The Tetris objects are geometric shapes consisting of 4 squares with sides connected to each other on a square grid. The shapes are called Tetrominos and were made popular by the creator of the Tetris video game Alexey Pajitnov in 1984 - thank you Wikipedia..... it's time to get specific about the puzzle.
There are many ways to physically make this puzzle. You can cut the shapes out of cardboard with a pair of scissors, use a scroll saw/jig saw/fret saw to cut the tetrominos out of wood, use a 3D printer to make them out of plastic or titanium (just kidding - while 3D titanium printing is available, I expect this would be a costly option) or use a laser cutter to make the shapes out of any suitable material including stainless steel. There are many possible solutions to the puzzle which provides hours of enjoyment. Some solutions are shown in the image gallery.
I used a CNC router to cut the terominos out of 1/4" plywood. The original process was to create the shapes in Visio, export the Visio drawing as a DXF, import the DXF into CamBam, generate the tool paths for the CNC Router and use Mach3 to control the cutting of the tetrominos from a sheet of roughly 14"x14x1/4" plywood. I lost the original raw data files and access to Visio, so this Instructable is a recreation and an excuse to familiarize myself with the 123D Design tool. You do not need 3D design tools for this - a simple pencil sketch on a 1" grid will suffice. But 123D is free - free is good and 3D modelling is fun.
Step 1: 2D Trial
I used OpenOffice Draw to create the 2D model. Unfortunately the app does not export a file format that the CAM software I used understands, so I recreated the 2D model in 123D.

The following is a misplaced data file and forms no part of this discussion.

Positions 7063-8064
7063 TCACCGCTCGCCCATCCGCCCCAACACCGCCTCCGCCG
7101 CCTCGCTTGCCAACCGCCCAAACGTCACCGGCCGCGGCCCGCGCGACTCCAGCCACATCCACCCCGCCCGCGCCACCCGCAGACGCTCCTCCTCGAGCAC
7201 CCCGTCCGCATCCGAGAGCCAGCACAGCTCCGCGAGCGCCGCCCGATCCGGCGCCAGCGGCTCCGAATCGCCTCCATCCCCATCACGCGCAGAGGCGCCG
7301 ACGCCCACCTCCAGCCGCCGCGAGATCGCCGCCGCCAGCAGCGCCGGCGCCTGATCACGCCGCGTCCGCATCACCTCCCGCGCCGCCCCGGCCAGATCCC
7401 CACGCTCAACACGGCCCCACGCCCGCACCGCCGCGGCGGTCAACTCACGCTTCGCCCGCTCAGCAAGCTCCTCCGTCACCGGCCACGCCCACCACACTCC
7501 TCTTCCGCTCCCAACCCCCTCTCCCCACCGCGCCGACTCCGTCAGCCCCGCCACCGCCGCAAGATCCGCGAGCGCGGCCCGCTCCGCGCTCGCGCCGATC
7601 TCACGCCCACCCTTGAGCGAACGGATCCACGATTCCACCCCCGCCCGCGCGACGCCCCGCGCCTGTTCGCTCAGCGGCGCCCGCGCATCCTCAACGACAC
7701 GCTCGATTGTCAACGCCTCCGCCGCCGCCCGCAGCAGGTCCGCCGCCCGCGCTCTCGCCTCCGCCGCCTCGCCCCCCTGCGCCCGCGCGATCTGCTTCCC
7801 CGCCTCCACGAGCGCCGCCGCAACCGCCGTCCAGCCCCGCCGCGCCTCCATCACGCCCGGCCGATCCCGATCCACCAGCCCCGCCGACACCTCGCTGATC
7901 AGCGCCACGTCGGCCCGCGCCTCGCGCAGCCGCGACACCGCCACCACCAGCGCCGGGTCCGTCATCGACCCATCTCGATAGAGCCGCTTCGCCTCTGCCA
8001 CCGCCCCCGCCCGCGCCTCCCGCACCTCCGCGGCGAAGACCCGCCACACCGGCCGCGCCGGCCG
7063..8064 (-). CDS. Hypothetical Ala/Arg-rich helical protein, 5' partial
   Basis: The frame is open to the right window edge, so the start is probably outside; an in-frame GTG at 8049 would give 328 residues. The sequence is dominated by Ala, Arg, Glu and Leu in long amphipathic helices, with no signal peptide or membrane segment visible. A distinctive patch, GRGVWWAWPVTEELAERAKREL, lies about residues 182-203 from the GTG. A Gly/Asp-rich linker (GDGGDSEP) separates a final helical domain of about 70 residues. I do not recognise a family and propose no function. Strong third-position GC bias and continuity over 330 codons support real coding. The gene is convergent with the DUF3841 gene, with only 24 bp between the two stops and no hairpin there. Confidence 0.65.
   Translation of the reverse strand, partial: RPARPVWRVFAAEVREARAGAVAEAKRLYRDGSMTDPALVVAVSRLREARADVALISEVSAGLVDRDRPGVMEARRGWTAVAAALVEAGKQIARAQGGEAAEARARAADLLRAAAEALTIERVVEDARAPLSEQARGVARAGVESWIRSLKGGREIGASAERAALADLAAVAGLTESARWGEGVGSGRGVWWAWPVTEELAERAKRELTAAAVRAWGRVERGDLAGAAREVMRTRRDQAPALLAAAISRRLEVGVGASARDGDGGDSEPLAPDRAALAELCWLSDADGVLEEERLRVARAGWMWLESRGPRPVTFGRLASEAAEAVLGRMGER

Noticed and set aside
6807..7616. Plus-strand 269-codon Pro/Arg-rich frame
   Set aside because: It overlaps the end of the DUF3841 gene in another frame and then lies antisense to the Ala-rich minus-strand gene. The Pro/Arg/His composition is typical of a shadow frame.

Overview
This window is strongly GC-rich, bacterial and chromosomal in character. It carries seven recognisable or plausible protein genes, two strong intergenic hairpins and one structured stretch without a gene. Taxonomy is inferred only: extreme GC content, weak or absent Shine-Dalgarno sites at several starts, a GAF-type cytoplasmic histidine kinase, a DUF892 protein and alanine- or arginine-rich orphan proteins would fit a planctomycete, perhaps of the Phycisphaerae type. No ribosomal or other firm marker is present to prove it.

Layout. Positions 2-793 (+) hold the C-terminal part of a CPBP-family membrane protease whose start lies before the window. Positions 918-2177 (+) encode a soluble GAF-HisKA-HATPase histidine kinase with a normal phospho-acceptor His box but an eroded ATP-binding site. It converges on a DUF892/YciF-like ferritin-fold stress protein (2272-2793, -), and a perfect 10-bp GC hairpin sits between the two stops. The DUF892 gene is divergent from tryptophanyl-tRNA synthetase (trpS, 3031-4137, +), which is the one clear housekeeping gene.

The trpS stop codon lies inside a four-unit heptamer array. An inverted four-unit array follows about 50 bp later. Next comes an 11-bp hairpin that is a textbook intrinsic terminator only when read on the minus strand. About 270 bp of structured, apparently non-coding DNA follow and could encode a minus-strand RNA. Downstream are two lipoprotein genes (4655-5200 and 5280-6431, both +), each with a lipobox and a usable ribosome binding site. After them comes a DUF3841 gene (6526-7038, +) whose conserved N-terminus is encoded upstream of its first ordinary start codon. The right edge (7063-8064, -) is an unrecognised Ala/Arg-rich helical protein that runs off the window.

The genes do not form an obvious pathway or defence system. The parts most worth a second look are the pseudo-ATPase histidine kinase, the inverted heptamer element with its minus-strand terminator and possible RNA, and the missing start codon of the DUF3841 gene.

The OpenOffice draw file is attached - NOTE: Remove the PDF extension from the file. The file you want is TetrisPlan.ODG. Instructables appears to limit uploads according to file extension.
Step 2: Model in 3D
Using the 2D OpenOffice drawing as a guide, I recreated the tetrominos in 123D Design. You start with a 2D sketch (would have been great to import the OpenOffice drawing but that's not possible)and then extrude the parts to give them depth. The blocks were drawn as 1" squares on a 0.5" grid. To extrude each piece completely, hold down the control key and select all 4 squares of each tetromino and use the Press/Pull function to pull the surface up 0.25". After doing this with each tetromino (and the 3 block orphan) you should end up with a collection of 3D puzzle pieces.
You can also create a separate design file for each type of tetromino - this would be preferable for 3D printing since you can submit each file as many times as you need to get the number of tetrominos you want. If you submitted this file as is, the 3D printing company will quote you a price based on the overall volume which for this model is high because of all the space between tetrominos. I have done the design my way to simplify cutting all the parts out of a single sheet in one go with my CNC Router. This will most likely be convenient for laser cutting as well.